Hades lets players experience the game via the "God Mode" option that lowers enemy damage by 20%, which grows by another 2 points every time you die until it hits the limit of 80%. It's basically Hades' "easy" mode and if you're not one to care too much about the repetitive cycle of dying over and over again but still want to experience the full story of Hades, it's probably for you.

Without spoiling too much about what goes on in Hades, Zagreus gets a chance to meet all of the underworld's denizens one way or another. Then, the further up Zagreus climbs, the more whoever it is will sing praises of his heroic escape. It reaches a point where Zagreus makes quite the name for himself outside of his dad's domain as he receives alliances and even strikes the fancies of many demigods and gods.

Even if you were nowhere near invested in the numerous Greek mythologies and legends before playing Hades, the game's cast of characters will naturally suck you in by how well the game's story refers to familiar tales of old in a way that's both contemporary and hilarious. It also certainly doesn't hurt that the characters in Hades are fully voice acted, which makes all the small little story details sprinkled throughout the underworld that much more intriguing.

Finally, in addition to the story and the gameplay, Hades is just a beautiful game. You really can't doubt how much effort the developers put into conjuring up each afterlife realm in Hades. Even if, on the off chance, that you get tired of Tartarus, Hades takes Zagreus' adventures to other afterlife realms such as Elysium and Asphodel, among many others.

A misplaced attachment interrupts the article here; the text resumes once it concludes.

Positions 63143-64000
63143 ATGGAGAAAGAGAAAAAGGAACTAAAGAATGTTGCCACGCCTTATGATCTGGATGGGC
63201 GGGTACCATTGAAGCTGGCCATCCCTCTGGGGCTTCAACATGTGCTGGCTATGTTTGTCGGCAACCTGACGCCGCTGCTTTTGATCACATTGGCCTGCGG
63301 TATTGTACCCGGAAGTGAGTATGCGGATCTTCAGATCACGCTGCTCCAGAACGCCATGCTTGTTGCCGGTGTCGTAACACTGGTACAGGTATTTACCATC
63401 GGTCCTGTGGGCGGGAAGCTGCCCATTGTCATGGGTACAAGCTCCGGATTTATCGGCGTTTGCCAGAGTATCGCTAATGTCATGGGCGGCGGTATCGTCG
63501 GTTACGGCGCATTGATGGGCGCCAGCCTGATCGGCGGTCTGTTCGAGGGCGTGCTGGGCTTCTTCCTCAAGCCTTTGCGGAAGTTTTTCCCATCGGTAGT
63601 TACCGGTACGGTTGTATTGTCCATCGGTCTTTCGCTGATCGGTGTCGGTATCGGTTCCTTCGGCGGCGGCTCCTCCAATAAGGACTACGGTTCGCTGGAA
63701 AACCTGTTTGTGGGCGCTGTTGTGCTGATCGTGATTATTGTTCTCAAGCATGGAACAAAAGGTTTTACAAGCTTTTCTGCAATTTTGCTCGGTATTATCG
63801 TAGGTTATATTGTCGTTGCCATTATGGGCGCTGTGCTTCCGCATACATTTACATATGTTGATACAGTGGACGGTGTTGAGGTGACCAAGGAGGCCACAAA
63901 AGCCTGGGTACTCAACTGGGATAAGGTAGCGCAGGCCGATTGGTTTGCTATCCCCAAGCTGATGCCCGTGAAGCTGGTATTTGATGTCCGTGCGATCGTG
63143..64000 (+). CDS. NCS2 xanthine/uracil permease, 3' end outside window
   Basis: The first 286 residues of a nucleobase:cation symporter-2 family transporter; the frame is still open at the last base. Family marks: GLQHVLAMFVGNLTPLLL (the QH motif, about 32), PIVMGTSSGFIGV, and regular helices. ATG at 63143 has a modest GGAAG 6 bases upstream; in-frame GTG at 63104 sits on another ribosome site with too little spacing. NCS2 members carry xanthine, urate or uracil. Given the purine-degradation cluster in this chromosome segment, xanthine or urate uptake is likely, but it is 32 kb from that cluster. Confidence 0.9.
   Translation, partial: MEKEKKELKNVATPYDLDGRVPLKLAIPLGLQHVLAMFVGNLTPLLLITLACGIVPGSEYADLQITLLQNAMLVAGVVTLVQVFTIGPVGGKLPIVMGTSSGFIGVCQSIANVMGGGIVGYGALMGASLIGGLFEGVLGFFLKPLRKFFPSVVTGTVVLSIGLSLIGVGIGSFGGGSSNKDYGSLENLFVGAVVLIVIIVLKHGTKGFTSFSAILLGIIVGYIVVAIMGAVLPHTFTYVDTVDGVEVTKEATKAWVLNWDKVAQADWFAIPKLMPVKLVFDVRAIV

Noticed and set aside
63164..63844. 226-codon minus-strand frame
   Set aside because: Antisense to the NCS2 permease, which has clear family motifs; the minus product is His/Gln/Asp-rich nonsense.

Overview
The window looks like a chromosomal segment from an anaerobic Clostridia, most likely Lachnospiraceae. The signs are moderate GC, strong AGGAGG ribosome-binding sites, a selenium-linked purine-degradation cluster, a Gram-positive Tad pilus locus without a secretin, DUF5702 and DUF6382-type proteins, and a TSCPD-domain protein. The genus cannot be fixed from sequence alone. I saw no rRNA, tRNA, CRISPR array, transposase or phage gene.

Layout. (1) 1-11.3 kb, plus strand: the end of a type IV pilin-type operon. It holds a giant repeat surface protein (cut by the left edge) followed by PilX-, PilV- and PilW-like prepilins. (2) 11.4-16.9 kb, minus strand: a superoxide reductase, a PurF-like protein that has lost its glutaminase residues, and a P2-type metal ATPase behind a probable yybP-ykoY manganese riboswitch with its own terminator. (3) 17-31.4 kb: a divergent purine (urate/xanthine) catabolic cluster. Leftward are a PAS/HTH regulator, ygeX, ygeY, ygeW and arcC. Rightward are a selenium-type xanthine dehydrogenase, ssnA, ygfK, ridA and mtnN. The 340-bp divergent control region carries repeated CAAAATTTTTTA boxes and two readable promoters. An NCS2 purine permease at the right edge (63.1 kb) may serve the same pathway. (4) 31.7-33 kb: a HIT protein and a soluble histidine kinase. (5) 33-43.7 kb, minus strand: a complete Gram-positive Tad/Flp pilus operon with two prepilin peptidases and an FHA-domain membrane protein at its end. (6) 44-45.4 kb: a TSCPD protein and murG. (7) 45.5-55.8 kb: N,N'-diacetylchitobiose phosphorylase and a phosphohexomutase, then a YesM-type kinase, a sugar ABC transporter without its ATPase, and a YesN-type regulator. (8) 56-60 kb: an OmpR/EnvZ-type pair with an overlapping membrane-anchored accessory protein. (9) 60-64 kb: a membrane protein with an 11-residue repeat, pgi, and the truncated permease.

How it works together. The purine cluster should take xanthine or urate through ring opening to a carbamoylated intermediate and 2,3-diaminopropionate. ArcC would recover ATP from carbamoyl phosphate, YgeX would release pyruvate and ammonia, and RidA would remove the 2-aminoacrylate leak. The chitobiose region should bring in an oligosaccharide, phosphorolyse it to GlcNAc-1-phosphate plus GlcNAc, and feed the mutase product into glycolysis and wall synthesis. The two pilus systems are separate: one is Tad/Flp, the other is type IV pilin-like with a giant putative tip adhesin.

The game's graphics are just as brimming in life and detail as is the game's story. It's obvious just how much love and attention Supergiant Games put towards crafting the world of Hades. The best part? You can enjoy playing Hades at its most beautiful with a low-spec PC.

As a bonus, the minimalistic music just works. In a game that involves so much repetition and randomness, as well as so much dying, you'd think that the music would get annoying eventually. Yet, it's not unusual to find yourself looking forward to hearing the same stuff on loop while playing Hades.

Is Hades for Everybody?

Zagreus might not be the most popular figure in Greek mythology, but after playing Hades, you'll wonder why he's not mentioned as often as the likes of Dionysius, who is actually in the game.

We wouldn't go as far as to say that Hades is for everyone. However, we will argue that it has something for every gamer. It's a difficult game without necessarily being frustrating and it lets gamers temper down the difficulty, especially for those who prefer to enjoy the story. Speaking of, there are very few games out there with a story that takes Millenium-old tales and puts a modern twist to it that will actually make you wonder why exactly the said stories weren't told like how they are in Hades in the first place.

Is Hades perfect? Probably not. No game is. However, if there ever were a list of games that ever came close to perfection, Hades rightfully deserves a spot.

Hades is a good game not just because it had no business being good. Nor is it a good game for an indie title. Hades is one of the very best games ever made, composed of carefully designed individual puzzle pieces that combine to create an adventure of a lifetime.

It's just a bonus that you can play Hades on a $500 gaming PC.

Ray Ampoloquio
Ray is a lifelong gamer with a nose for keeping up with the latest news in and out of the gaming industry. When he's not reading, writing, editing, and playing video games, he builds and repairs computers in his spare time. You can find Ray on Twitter.